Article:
A brief history of stock market crashes and corrections
By Scott A. Grant
Stock market corrections are painful. They tear our psyche and damage our emotions. They often cause widespread panic. Fear is one of the strongest human emotions. For all our outward bravado, we scare quite easily. When the stock market starts falling, it can make us panic. What if I lose all my money? How will I feed my children? Panic can cause us to make poor emotional decisions. And let’s be honest, when we make bad decisions, those decisions usually come from our emotions, not our logic.
As I’m sure everyone knows, we recently experienced one of those painful declines. It might be useful to look at past stock market declines and see what they can tell us about today and tomorrow. The ancestor of all stock market declines was the crash of 1929. In September, the Dow Jones Industrial Average peaked at 381. From October, the market began a devastating four-year decline that brought the Dow back to 41. This decline created the Great Depression. People were starving.
In 1962, the market suffered a sharp decline known as the Kennedy Slide or Flash Crash of 1962. From a high near 750 in 1961, the market fell to a low of under 550. At the time , in a rare candid moment, the president of the American Stock Exchange attributed the sharp decline to the market correcting from an overbought position.
The next major event occurs between 1970 and 1982. This was a period of high inflation and it is certainly one that scares many investors today. Inflation is insidious and, like black mold, it is difficult to kill. Over the 12-year period, as four different presidents tried to whip inflation now, the Dow rebounded from a low of just over 600 to a high of just over 1,000 at four occasions. Every time the Dow hit 1,000, it immediately fell back down. This was until the fourth time under the Regan administration. The fourth assault on the Dow 1000 turned out to be the charm. The Dow has climbed to 2,750 in five years.
1987 was painful. The Dow Jones fell 22.6% in a single day in October. I remember sitting in my office at EF Hutton & Co. It felt like the world was coming to an end. In total, the market would yield 1,000 Dow points from 2,750 to 1,750. It then recovered. In July 1990, the Dow set a new record at 2999.75. It took three years, which is a lifetime for an individual and a drop in the ocean for our country. In total for the decade, the Dow went from a low of around 800 to a high of around 3000, which is pretty good, especially considering the 30% decline in 1987.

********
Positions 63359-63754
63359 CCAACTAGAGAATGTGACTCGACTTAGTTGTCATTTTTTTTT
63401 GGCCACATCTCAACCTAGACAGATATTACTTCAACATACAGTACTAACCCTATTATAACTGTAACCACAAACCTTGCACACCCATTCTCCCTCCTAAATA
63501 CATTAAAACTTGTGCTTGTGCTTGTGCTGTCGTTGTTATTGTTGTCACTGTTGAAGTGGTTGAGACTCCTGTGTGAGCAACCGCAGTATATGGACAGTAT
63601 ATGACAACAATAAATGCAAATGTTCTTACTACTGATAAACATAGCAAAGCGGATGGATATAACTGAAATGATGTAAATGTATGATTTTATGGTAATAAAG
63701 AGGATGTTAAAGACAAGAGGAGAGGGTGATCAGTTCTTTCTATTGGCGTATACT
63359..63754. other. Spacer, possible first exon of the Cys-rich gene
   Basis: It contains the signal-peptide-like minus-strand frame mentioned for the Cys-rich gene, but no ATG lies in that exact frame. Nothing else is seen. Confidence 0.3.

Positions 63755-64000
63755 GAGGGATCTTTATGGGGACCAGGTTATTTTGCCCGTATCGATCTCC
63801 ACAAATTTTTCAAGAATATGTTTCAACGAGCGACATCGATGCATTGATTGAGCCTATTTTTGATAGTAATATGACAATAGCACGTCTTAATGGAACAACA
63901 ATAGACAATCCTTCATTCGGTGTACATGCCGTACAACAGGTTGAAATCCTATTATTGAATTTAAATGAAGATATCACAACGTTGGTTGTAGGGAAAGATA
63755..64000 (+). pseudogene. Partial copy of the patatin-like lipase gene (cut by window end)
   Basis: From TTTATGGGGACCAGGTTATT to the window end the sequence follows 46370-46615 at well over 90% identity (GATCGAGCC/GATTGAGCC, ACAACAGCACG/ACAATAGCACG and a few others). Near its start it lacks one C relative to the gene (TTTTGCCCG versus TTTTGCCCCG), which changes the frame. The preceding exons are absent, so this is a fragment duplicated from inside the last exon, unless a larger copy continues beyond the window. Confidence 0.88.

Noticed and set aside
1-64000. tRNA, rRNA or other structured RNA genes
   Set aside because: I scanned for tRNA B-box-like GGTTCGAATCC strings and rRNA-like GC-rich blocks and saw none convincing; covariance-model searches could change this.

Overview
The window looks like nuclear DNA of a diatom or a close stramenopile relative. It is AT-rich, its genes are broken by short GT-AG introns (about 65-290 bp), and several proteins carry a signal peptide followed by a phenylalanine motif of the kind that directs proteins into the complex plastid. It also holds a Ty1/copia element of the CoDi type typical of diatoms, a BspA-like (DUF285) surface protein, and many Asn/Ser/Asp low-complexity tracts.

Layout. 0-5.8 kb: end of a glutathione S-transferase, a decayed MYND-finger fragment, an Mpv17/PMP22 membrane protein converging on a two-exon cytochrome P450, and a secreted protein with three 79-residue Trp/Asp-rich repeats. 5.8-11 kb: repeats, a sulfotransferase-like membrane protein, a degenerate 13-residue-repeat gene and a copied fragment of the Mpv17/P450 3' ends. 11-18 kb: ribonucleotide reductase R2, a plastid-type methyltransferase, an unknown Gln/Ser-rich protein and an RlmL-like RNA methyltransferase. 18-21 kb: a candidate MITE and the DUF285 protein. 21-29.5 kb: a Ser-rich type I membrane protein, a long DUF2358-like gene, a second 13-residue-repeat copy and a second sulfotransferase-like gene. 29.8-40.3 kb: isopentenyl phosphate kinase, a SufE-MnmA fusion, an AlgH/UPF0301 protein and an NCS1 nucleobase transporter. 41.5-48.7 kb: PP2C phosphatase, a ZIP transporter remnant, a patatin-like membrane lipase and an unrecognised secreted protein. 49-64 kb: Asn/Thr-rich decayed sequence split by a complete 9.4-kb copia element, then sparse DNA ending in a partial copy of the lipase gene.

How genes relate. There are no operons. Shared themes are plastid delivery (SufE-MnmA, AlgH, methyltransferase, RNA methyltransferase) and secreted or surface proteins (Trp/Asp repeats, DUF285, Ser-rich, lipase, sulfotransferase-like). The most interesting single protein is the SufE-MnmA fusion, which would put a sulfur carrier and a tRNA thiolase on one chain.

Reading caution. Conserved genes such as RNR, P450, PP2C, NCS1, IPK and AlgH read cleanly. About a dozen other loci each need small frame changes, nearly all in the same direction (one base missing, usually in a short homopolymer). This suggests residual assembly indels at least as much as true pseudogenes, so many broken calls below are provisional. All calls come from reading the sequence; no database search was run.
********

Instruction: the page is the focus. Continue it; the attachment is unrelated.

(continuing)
The worst stock market event of this century occurred when the Dot Com bubble burst in January 2000. The market began a debilitating decline that lasted three long years. This three-year decline took the Dow Jones from a high of 11,700 to a low of 7,500. The steady, never-ending decline over this three-year period was hard to stomach. The market would not reach a new high until 2006.
Many people remember the Great Recession of 2008-2009 as the worst financial calamity this country has ever seen. This was not the case. However, the market decline was exceptionally steep. After peaking at just over 14,000, the Dow fell to 6,600 on March 10, 2009. A year later, the Dow had recovered most of its losses, and within two years almost all of them.
Recently, the market experienced another significant decline. After ending last year at around 37,000, the Dow fell to a low of 28,600 before rebounding to just over 32,500 on October 28, the 93rd anniversary of the 1929 crash.
All of these events followed periods of irrational exuberance, often driven by young investors and built around the myth that the market always goes up. This is not the case. The market goes up and the market goes down. It’s like life. During times of investment turmoil, scammers come out of the woodwork like cockroaches offering secret, high-commission magic that promises to ease all your emotional and financial anxieties. Don’t be fooled. Magic does not exist. Cults often promise the same thing, secret knowledge that will ease all your emotional and financial anxieties. Joining a cult is almost never a good idea.
Looking at the past, we can see that when the market has gone down in the past, it has always recovered and gone up. It will probably be the case again, although there are no guarantees. If you’re still nervous and scared, my best advice is to give me a call. I will give you honest advice and help you as much as you allow me.
Scott A. Grant is a local author and historian. By day, he is a fiduciary asset manager at Standfast Asset Management. He doesn’t believe in magic. [email protected]